Omega 3  240 mg

Maria’s comments: Look at this sneaky label. 2400 mg fish oil concentrate, 360 mg and 240 mg of omega-3. But from EPA, DHA or ALA?

Supplement Facts

1 capsule

Omega 3 Fatty Acids 600 mg

EPA 300 mg

DHA 200 mg

Other Omega 3 100 mg

Maria’s comments: Per softgel there is 300 mg EPA and 200 mg DHA= 500 mg. And in a 3:2 ratio. You could take 2 softgels and get the recommended 1000 mg.

 

For more information on Omega-3 fatty acids, health benefits and research studies:

Linus Pauling Institute at Oregon State http://lpi.oregonstate.edu/infocenter/othernuts/omega3fa/ National

Center for Complementary and Alternative Medicine (NCCAM) http://nccam.nih.gov/health/omega3/introduction.htm

The Office of Dietary Supplements National Institutes of Health http://ods.od.nih.gov/factsheets/Omega3FattyAcidsandHealth-HealthProfessional/

References

Doughman SD, Krupanidhi S, Sanjeevi CB. Omega-3 fatty acids for nutrition and medicine: Considering microalgae oil as a vegetarian source of EPA and DHA. Curr Diabetes Rev. 2007;3(3):198-203.

Kusbak R, Drapeau C, van Cott E, Winter H. Blue-green algaaphanizomenon flos-aquae as a source of dietary polyunsaturated fatty acids and a hypocholesterolemic agent. Presented at: Annual Meeting of the American Chemical Society; March 21-25, 1999; Anaheim, Calif.

Das UN. Essential fatty acids: Biochemistry, physiology, and pathology. Biotechnol J. 2006;1(4):420-439.

Davis BC, Kris-Etherton PM. Achieving optimal essential fatty acid status in vegetarians: Current knowledge and practical implications. Am J Clin Nutr. 2003;78 (3 Suppl):640S-646S.

Gerster H. Can adults adequately convert alpha-linolenic acid (18:3 n-3) to eicosapentaenoic acid (20:5 n-3) and docosahexaenoic acid (22:6 n-3)? Int J Vit Nutr Res. 1998;68(3):159-173.

Das UN. Essential fatty acids: Biochemistry, physiology, and pathology. Biotechnol J. 2006;1(4):420-439.

Burdge GC, Wootton SA. Conversion of alpha-linolenic acid to eicosapentaenoic, docosapentaenoic and docosahexaenoic acids in young women. Br J Nutr. 2002;88(4):411-420.

Burdge GC, Jones AE, Wootton SA. Eicosapentaenoic and docosapentaenoic acids are the principal products of alpha-linolenic acid metabolism in young men. Br J Nutr. 2002;88(4):355-363.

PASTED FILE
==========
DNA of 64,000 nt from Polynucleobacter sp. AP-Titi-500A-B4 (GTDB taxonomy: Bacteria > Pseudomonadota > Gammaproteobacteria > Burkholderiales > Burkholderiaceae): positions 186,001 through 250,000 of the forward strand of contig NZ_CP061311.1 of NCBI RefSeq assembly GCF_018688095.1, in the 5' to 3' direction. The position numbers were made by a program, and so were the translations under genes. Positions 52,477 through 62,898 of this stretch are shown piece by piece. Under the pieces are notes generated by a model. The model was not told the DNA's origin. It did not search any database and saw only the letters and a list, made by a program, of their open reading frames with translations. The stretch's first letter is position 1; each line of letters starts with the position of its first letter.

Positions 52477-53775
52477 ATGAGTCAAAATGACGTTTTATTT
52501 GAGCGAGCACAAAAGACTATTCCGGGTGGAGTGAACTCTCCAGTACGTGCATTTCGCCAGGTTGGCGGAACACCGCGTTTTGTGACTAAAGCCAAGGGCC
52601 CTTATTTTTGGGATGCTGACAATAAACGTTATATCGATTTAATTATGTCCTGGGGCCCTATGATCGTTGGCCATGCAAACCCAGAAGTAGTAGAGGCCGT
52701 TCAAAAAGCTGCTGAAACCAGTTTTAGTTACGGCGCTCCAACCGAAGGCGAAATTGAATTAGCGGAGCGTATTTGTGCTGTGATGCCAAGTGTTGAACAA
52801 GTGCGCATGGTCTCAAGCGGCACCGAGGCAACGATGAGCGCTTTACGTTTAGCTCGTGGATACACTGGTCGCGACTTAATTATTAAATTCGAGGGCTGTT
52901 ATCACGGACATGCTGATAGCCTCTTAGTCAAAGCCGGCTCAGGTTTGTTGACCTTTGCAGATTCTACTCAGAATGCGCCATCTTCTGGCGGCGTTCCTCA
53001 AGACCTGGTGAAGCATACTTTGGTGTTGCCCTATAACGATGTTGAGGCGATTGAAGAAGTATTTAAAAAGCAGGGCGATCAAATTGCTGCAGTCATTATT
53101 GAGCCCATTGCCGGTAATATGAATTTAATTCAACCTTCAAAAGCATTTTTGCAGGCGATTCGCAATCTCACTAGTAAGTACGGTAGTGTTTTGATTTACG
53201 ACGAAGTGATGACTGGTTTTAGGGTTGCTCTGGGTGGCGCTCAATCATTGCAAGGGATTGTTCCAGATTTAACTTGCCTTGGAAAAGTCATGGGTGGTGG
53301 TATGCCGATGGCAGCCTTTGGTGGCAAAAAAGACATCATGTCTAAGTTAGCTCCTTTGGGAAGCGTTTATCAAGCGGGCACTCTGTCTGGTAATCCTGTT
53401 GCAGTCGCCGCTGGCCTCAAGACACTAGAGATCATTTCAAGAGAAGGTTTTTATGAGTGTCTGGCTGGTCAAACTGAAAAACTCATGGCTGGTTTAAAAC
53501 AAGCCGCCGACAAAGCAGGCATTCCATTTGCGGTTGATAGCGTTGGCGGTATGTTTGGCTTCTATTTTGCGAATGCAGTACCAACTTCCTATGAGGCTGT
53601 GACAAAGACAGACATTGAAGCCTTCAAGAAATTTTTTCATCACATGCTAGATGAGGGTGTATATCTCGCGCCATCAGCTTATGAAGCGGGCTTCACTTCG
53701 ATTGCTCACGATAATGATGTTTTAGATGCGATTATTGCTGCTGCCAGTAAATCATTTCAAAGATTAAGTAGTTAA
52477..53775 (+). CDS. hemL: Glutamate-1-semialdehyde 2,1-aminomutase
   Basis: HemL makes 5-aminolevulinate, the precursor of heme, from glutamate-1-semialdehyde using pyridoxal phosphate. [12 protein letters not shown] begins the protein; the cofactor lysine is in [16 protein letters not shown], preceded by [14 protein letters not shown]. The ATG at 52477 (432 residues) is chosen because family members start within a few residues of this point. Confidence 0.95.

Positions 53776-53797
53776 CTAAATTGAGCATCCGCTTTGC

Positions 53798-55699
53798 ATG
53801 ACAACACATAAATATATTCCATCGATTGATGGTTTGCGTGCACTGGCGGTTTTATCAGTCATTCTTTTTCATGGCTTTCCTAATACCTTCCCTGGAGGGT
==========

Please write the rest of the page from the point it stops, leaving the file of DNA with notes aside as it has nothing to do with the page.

Indu M, Ghafoorunissa. n-3 fatty acids in Indian diets—comparison of the effects of precursor (alpha-linolenic acid) vs product (long-chain n-3 polyunsaturated fatty acids). Nutr Res. 1992;12:569-582.

Masters C. Omega-3 fatty acids and the peroxisome. Mol Cell Biochem. 1996;165(2):83-93.

Harnack K, Andersen G, Somoza V. Quantitation of alpha-linolenic acid elongation to eicosapentaenoic and docosahexaenoic acid as affected by the ratio of n6/n3 fatty acids. Nutr Metab (Lond). 2009;6:8.

Doughman SD, Krupanidhi S, Sanjeevi CB. Omega-3 fatty acids for nutrition and medicine: Considering microalgae oil as a vegetarian source of EPA and DHA. Curr Diabetes Rev. 2007;3(3):198-203.

Kusbak R, Drapeau C, van Cott E, Winter H. Blue-green algaaphanizomenon flos-aquae as a source of dietary polyunsaturated fatty acids and a hypocholesterolemic agent. Presented at: Annual Meeting of the American Chemical Society; March 21-25, 1999; Anaheim, Calif.

U.S. Department of Agriculture Agricultural Research Service. USDA national nutrient database for standard reference, release 21.2008. Available at: http://www.nal.usda.gov/fnic/foodcomp/search. Accessed November 2009.

Sanders T, Lewis F. Review of nutritional attributes of good oil (cold pressed hemp seed oil). King’s College London Nutritional Sciences Division. 2008. Available at: http://www.goodwebsite.co.uk/kingsreport.pdf.

Leaf A. Prevention of sudden cardiac death by n-3 polyunsaturated fatty acids. J Cardiovasc Med. (Hagerstown). 2007; 8 Suppl 1:S27-29.

Dietary supplementation with n-3 polyunsaturated fatty acids and vitamin E after myocardial infarction: results of the GISSI-Prevenzione trial. Gruppo Italiano per lo Studio della Sopravvivenza nell’Infarto miocardico. Lancet. 1999; 354:447-55.

Yokoyama M, Origasa H, Matsuzaki M, et al. Effects of eicosapentaenoic acid on major coronary events in hypercholesterolaemic patients (JELIS): a randomised open-label, blinded endpoint analysis. Lancet. 2007; 369:1090-98.

Mozaffarian D, Ascherio A, Hu FB, et al. Interplay between different polyunsaturated fatty acids and risk of coronary heart disease in men. Circulation. 2005; 111:157-64.

Leitzmann MF, Stampfer MJ, Michaud DS, et al. Dietary intake of n-3 and n-6 fatty acids and the risk of prostate cancer. Am J Clin Nutr. 2004; 80:204-16.

Koralek DO, Peters U, Andriole G, et al. A prospective study of dietary alpha-linolenic acid and the risk of prostate cancer (United States). Cancer Causes Control. 2006; 17:783-91.

Eilander A, Hundscheid DC, Osendarp SJ, Transler C, Zock PL. Effects of n-3 long chain polyunsaturated fatty acid supplementation on visual and cognitive development throughout childhood: a review of human studies. Prostaglandins Leukot Essent Fatty Acids. 2007; 76:189-203.

Oken E, Kleinman KP, Berland WE, Simon SR, Rich-Edwards JW, Gillman MW. Decline in fish consumption among pregnant women after a national mercury advisory. Obstet Gynecol. 2003; 102:346-51.